Job, Population Growth Continue to Propel Raleigh-Durham’s Apartment Market

by John Nelson

Raleigh-Durham’s multifamily market has solidified itself as a top performer in recent years. After a rapid economic recovery in 2021 and early 2022, occupancy rates and rent growth soared.

Emily Bostic, Avison Young’s Carolinas Multifamily Team

Year-over-year effective rent growth reached 13 percent in third-quarter 2022, well above the national average, and totaled 15 percent in Class A product. The region continues to be nationally ranked for real estate prospects, competitive incentives and taxes, education and quality of life.

The impressive list of job wins the Triangle has been awarded continues to grow, including major job announcements from Wolfspeed, Apple and VinFast, to name a few. The region’s status as one of the nation’s leading tech and life science hubs has also lured giants such as Grifols, Pfizer, IBM and Red Hat.

Steven Peden, Avison Young’s Carolinas Multifamily Team

Population growth is one of the Triangle’s strongest apartment market fundamentals and it continues to surge, as approximately 5,000 new residents move to the region each month. Raleigh and the surrounding metropolitan areas are expected to increase in population at the second-fastest rate in the country, behind only Austin.

Municipalities outside of the Triangle’s metro areas are also some of the fastest-growing locations in the state. Johnston and Franklin counties, for example, are expected to grow by more than 30 percent this decade.

Strong rent growth
Following the 2020 downturn, the Raleigh-Durham market rebounded and hit historical highs, with annual rent growth reaching levels above 21 percent in first-quarter 2022. Like many markets across the country, fundamentals began to moderate in the third quarter. Operators initiated rent cuts beginning in September 2022, following nearly two years of record growth.

Kyle Gonzalez, Avison Young’s Carolinas Multifamily Team

While seasonal rent reductions were typical prior to COVID-19, the Triangle’s latest decline is likely a result of decreasing occupancy and declining new lease demand. After a historic wave of household formations and relocations in 2021, renters chose to mostly stay put in 2022 due to low consumer confidence and high inflation.

The preference to renew in favor of leasing new units was evident in the Triangle market, where 56.7 percent of renters in the Raleigh-Durham market opted to renew their lease in the third quarter.

New construction
Multifamily development activity has increased almost everywhere nationwide, yet North Carolina is one of five states among Texas, Florida, California and New York with the largest number of apartments under construction.

One of downtown Raleigh’s largest development projects, Union West, will be a 32-story tower and a key component in the city’s improved transportation infrastructure. The project will incorporate a new regional bus station, 560 apartment units, a hotel and retail space with an estimated delivery in 2025. Approximately 10 percent of the multifamily in Union West will be designated affordable housing for households making 80 percent of the area’s median income.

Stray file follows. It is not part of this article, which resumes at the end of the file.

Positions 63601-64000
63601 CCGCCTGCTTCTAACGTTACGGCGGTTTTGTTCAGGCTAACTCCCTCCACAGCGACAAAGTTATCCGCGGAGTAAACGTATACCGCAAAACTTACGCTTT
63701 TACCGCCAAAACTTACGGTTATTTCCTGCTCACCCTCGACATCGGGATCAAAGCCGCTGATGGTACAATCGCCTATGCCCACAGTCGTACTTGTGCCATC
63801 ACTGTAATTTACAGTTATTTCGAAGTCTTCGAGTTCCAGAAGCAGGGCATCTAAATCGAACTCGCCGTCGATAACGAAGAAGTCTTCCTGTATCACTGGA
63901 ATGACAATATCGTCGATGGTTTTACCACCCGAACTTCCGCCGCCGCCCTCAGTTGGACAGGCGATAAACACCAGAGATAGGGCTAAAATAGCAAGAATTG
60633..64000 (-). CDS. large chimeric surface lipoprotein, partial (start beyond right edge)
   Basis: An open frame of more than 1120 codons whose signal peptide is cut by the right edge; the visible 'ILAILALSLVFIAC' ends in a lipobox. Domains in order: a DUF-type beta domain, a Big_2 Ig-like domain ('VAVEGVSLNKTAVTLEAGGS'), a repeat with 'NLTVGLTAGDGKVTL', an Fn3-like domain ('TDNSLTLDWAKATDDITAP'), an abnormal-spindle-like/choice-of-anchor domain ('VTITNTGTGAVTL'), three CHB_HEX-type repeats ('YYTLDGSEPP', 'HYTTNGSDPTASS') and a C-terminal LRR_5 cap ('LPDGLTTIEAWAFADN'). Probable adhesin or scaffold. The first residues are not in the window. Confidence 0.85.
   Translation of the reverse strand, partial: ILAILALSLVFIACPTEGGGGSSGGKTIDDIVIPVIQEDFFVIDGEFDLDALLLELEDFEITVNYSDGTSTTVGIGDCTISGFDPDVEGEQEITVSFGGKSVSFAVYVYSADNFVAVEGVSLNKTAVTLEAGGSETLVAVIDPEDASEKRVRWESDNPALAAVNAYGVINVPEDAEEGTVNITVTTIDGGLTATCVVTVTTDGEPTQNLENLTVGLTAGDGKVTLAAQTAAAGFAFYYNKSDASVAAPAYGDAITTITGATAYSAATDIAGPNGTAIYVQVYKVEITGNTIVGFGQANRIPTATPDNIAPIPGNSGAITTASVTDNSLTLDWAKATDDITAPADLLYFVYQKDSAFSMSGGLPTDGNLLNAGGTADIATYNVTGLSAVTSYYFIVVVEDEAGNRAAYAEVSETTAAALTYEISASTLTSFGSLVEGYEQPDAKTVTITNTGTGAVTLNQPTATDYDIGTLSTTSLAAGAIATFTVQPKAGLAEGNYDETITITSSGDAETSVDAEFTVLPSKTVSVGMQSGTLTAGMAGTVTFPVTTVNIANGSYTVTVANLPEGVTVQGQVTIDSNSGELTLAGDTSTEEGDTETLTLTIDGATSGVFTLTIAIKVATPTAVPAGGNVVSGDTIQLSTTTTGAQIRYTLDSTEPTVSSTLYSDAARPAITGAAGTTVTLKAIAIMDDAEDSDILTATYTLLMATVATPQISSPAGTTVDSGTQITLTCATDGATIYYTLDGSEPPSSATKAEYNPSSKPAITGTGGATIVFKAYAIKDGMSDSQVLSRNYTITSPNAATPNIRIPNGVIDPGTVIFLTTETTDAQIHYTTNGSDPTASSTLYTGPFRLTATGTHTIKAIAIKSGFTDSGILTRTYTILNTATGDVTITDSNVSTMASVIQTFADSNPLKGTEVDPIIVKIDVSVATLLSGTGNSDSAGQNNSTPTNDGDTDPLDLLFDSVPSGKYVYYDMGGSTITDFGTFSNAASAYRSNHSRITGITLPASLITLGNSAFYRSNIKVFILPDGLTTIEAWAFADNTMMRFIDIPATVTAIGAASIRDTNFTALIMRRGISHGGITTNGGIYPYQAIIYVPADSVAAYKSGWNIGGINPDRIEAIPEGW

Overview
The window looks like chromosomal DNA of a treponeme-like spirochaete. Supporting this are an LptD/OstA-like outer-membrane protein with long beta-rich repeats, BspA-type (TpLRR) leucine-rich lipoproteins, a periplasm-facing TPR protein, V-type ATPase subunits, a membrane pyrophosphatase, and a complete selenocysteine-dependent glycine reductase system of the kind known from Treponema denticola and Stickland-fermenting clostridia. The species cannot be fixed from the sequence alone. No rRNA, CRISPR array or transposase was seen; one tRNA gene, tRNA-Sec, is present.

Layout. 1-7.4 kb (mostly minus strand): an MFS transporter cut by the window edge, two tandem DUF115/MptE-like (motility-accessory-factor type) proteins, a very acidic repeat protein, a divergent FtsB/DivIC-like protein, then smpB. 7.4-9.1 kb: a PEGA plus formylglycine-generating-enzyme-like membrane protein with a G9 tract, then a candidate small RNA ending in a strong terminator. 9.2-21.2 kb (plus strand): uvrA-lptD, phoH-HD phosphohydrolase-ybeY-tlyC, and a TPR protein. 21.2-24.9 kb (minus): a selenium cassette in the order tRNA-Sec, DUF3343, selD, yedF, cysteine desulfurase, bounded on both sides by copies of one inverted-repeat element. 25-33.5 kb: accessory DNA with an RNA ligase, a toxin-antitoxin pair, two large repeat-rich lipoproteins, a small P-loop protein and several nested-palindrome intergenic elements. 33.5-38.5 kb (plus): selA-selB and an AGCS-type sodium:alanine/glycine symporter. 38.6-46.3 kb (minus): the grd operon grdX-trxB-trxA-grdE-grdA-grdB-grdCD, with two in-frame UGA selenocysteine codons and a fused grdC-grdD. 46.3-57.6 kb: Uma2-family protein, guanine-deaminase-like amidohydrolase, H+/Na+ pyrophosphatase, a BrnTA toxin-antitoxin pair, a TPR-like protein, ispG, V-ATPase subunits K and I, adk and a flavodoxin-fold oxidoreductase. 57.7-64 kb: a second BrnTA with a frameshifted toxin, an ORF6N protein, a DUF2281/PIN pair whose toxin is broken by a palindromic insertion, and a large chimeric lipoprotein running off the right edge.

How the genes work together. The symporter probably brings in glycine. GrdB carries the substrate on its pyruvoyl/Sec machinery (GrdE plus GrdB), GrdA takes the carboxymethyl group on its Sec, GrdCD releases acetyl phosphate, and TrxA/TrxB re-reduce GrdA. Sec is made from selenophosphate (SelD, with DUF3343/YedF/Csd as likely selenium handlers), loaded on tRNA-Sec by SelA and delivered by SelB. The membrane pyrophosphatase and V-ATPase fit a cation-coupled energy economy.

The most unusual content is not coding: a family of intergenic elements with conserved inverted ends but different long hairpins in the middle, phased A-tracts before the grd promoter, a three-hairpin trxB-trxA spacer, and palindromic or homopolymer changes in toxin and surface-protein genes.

Rezoning requests were abundant in 2022, as Raleigh’s City Council reviewed numerous 40-story applications in areas including downtown Raleigh, south Raleigh and North Hills. In 2019, there was a concentrated push by developers to rezone, as multiple projects were approved for up to 40 stories, which would allow for more density and attempt to address the lack of housing options necessary to meet demand and ensure affordable availability.

Development in the Triangle is expected to slow this year, as the market anticipates permitting to moderate, and construction delays could persist. Inflation concerns have certainly begun to slow construction, with the cost of capital still rising.

Capital markets
After benefiting from historically low rates for an extensive period, Raleigh-Durham will continue to adjust to higher interest rates in 2023. Though third-quarter 2022 sales volumes were below the market peak of $2.6 billion from fourth-quarter 2021, sales volume has remained solid for the past two years.

Trailing 12-month sales volume in Raleigh-Durham totaled $6.7 billion at the close of third-quarter 2022. The average price per unit also remained high, at $252,711 in the third quarter, registering above $200,000 for six consecutive quarters. Average cap rates for third-quarter transactions remained at historic lows, averaging 3.8 percent, down 80 basis points year-over-year.

The expectation is for investors to wait for market conditions to normalize before making new allocations. Meanwhile investors and owners alike will need to compromise on pricing for market sales activity to increase.

Going into 2023, opportunity to acquire new multifamily developments, especially those that are in early stages of lease-up, will allow investors to capitalize on buying opportunities for top-tier product.

The long-term outlook advocates for continued success in the Raleigh-Durham market, while near-term performance will likely be impacted by how well the market can absorb elevated levels of supply in the upcoming year.

New supply levels are expected to elevate rent and occupancy moderation, particularly for Class A product. The jury is still out on whether activity will return in the spring when the leasing season typically escalates.

— By Emily Bostic, Transaction Manager; Steven Peden, Principal; and Kyle Gonzalez, Vice President of Avison Young’s Carolinas Multifamily Team. This article was originally published in the January 2023 issue of Southeast Real Estate Business.

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